I  just recently read something on Facebook that struck a raw nerve. It was titled “The best 100 photographs ever taken without Photoshop.” NEWS FLASH:  You don’t “take” photos with Photoshop. For most of us, Photoshop is nothing more than a post-processing development tool for our images.  And by “Photoshop,” most of these inane commentaries really mean post-processing software (so, Lightroom, PhaseOne, OnOne, Nik, “The GIMP” and others, you are all in the same basket).  When I say “Photoshop” in this article, lets agree that I mean post-processing software.

NEWS FLASH:  You Don’t take photos with Photoshop

The silly title of this Facebook post is like saying, back in the days of film, “the 100 best prints made without a darkroom.”

There isn’t any doubt that post-processing software can be used in an abusive way – as could the old wet darkroom. But am I the only one that is tired of the shrill howls of the would-be “purists” who cry foul any time anyone uses Photoshop to in any way change the image that came straight out of the camera? Did we pass a law in the U.S. that forbids changing or “working” images out of the camera? And is there some new moral “standard” (set, of course, by the shrill criers) for what is “natural?”

Photoshop is not some evil software that has overtaken the photographic world and destroyed all good photography.  C’mon, folks. Lighten up. My imagery (even my nature imagery) is predominantly artistic. I have yet to shoot new footage, evidence photography or something purporting to be an exact replication of what “was.” And, I submit, even those endeavors are probably less “accurate” than supposed.

No matter what we do, there are factors in photography that distort reality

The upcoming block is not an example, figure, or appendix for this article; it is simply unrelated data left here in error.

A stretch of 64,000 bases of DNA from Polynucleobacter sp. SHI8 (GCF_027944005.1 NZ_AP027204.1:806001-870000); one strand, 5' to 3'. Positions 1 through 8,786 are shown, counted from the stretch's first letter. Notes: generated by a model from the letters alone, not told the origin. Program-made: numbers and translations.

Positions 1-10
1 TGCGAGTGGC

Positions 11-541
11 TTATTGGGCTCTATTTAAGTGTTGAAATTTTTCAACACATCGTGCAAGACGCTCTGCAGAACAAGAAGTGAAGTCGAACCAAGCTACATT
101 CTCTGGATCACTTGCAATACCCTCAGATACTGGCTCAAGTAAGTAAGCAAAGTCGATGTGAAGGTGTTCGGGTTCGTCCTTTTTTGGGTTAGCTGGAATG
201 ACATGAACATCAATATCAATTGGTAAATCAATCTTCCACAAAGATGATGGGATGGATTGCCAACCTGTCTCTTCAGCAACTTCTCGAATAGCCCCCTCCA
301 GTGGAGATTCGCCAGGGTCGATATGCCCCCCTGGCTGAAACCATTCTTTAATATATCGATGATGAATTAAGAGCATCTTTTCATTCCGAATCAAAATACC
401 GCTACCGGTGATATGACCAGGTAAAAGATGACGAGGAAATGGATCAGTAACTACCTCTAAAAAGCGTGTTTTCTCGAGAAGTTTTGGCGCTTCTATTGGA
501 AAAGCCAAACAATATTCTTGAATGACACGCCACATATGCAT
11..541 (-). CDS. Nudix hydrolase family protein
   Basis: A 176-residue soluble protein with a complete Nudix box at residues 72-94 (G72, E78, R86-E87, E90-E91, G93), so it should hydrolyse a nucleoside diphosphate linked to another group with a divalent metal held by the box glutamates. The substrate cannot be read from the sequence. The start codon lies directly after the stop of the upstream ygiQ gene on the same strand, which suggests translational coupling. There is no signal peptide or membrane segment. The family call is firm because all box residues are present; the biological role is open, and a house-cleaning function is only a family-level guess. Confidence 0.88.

And it is a matter of digital “science” that in most cases, the images render by the in-camera computer needs at least some post processing to make an image presentable.  And that processing can be done without altering the so-called integrity of the image.  But what if I go further with my artistic image?  Why is there so much angst about this from so many people?

I’ll trust the viewer to make her own conclusions about believability

No matter what we do, there are factors in photography that distort reality.  At a bare minimum, perspective and lens focal length are significant factors. But unless I am submitting my photograph as evidence in the courtroom, or as support of a news article, who really cares? If a shot is “believable,” it is worthy. And I’ll trust the viewer to make her own conclusions about believability.

One Year with Sony; It only gets Better!

Sony NEX-6; Sony-Zeiss 24mm f1.8 lens

Sony NEX-6; Sony-Zeiss 24mm f1.8 lens

One of my buddies, a Nikon shooter forever, asked yesterday if after a year, I was happy with my switchover to Sony’s mirrorless systems. My previous answer to that question has been equivocal. Today, it is an unequivocal “yes.” Today, I will muse a bit about changing systems and on my amazement at how far Sony has gone – so fast.

there has been an internal change in mental approach to my photography

I think for the reader, a related question, is whether you should consider switching systems at all. For me, in addition to some of the “mechanical” aspects of the system, there has been an internal change (however subtle) in mental approach to my photography. I don’t think this is a “brand” issue. One of my “mentors” has said to me that my change to the use of “small cameras” has changed my approach to photography. I guess that could have happened with any brand of smaller camera. And, I think my place in life right now has changed things. More travel which is not dedicated solely to photography has made me adapt my gear and shooting styles.

The biggest factor in gear choice is always going to be external factors like travel considerations, the type of photography you mostly do, and want to do in the future. There are other factors, too. What is your “level” of photography? I know a lot of people who just want to carry a camera around and take “nice pictures.” I will suggest a new Sony cam that I think is ideal for those folks who want a “higher end,” fine piece of equipment without the hassle of “gear,” below.

Original Columbia Restaurant; Ybor City; Tampa, FL Sony a7; Sony-Zeiss 24-70 f4 Copyright 2015 Andy Richards

Original Columbia Restaurant; Ybor City; Tampa, FL
Sony a7; Sony-Zeiss 24-70 f4
Copyright 2015 Andy Richards